196 years ago: Fyodor Dostoyevsky was born

Portrait of Fyodor Dostoyevsky by Vasily Perov

Portrait of Fyodor Dostoyevsky by Vasily Perov

State Tretyakov Gallery/Wikipedia
The writer – who needs no introduction – wrote eight great novels, dozens of short stories, and even managed to be imprisoned for his love of literature, before he died aged 59.

Famous literary critic Vissarion Belinsky called Dostoyevsky “the new Gogol” for his early novel Poor Folk. As an irony of fate, Dostoyevsky was imprisoned for distributing a letter from Belinsky to Gogol criticizing religion and government.

But if it wasn’t for his time in prison, would he have been able to write Crime and Punishment? Or his great Notes from the Dead House, where he predicted the terrible things that happened in prison camps in Soviet times:

“It once came into my head that if it were desired to reduce a man to nothing – to punish him atrociously, to crush him in such a manner that the most hardened murderer would tremble before such a punishment, and take fright beforehand – it would be necessary to give to his work a character of complete uselessness, even to absurdity. <…> But let him be constrained to pour water from one vessel into another, or to transport a quantity of earth from one place to another, in order to perform the contrary operation immediately afterwards, then I am persuaded that at the end of a few days the prisoner would strangle himself or commit a thousand crimes, punishable with death, rather than live in such an abject condition and endure such torments.”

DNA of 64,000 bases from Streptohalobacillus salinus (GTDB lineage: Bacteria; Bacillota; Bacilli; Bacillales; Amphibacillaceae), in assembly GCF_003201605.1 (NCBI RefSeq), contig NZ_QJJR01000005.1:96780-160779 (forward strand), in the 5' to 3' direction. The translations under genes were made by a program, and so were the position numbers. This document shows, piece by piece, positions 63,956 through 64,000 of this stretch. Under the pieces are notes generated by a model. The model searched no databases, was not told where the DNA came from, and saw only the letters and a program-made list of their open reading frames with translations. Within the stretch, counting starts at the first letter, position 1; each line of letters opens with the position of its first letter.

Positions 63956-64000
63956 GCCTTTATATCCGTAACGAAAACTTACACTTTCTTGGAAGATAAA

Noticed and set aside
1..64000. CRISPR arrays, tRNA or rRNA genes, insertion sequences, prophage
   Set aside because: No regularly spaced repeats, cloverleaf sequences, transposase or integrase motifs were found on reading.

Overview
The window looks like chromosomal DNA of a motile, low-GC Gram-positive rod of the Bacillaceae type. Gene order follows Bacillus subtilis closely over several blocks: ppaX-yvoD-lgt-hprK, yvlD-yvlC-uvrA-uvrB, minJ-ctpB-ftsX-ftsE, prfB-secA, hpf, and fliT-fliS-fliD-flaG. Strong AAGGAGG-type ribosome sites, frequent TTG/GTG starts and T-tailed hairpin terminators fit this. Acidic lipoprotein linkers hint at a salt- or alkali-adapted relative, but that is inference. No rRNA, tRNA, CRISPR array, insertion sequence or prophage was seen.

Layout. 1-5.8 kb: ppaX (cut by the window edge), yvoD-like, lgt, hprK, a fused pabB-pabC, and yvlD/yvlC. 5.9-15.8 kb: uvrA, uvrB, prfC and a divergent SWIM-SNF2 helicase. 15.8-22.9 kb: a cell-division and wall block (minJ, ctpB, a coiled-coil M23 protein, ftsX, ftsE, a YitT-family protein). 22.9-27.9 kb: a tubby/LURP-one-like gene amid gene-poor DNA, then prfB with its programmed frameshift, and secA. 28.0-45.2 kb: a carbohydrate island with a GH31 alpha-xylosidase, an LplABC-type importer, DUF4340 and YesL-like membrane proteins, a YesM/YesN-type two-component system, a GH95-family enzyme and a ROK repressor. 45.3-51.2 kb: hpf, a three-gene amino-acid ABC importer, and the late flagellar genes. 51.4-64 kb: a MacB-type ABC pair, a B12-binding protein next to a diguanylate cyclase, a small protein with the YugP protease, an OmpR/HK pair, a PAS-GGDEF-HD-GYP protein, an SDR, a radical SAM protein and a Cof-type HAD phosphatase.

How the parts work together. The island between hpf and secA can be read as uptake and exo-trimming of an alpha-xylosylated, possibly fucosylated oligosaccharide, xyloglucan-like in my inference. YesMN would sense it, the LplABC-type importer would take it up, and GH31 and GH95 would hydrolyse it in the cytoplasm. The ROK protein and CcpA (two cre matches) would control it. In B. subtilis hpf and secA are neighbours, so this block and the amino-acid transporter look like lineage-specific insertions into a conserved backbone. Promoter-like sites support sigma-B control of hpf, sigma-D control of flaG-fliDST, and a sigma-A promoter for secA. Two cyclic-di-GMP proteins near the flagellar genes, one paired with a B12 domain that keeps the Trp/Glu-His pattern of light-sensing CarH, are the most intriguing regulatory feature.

Dostoyevsky was addicted to gambling, losing much of his fortune on roulette. To improve his finances he signed a contract with a publishing house, which demanded he write a new novel on a tight deadline. He wrote The Gambler in record time, and the strains of doing so are reflected in his biography.

Dostoyevsky was a realist writer who felt the social upheaval of his time very deeply. The Devils was one of the first fiction novels about the revolutionary and terrorist movements that shook Russia to its core responsible for killing Tsar Alexander II (who died the same year as the writer), sparking the 1917 Revolution.

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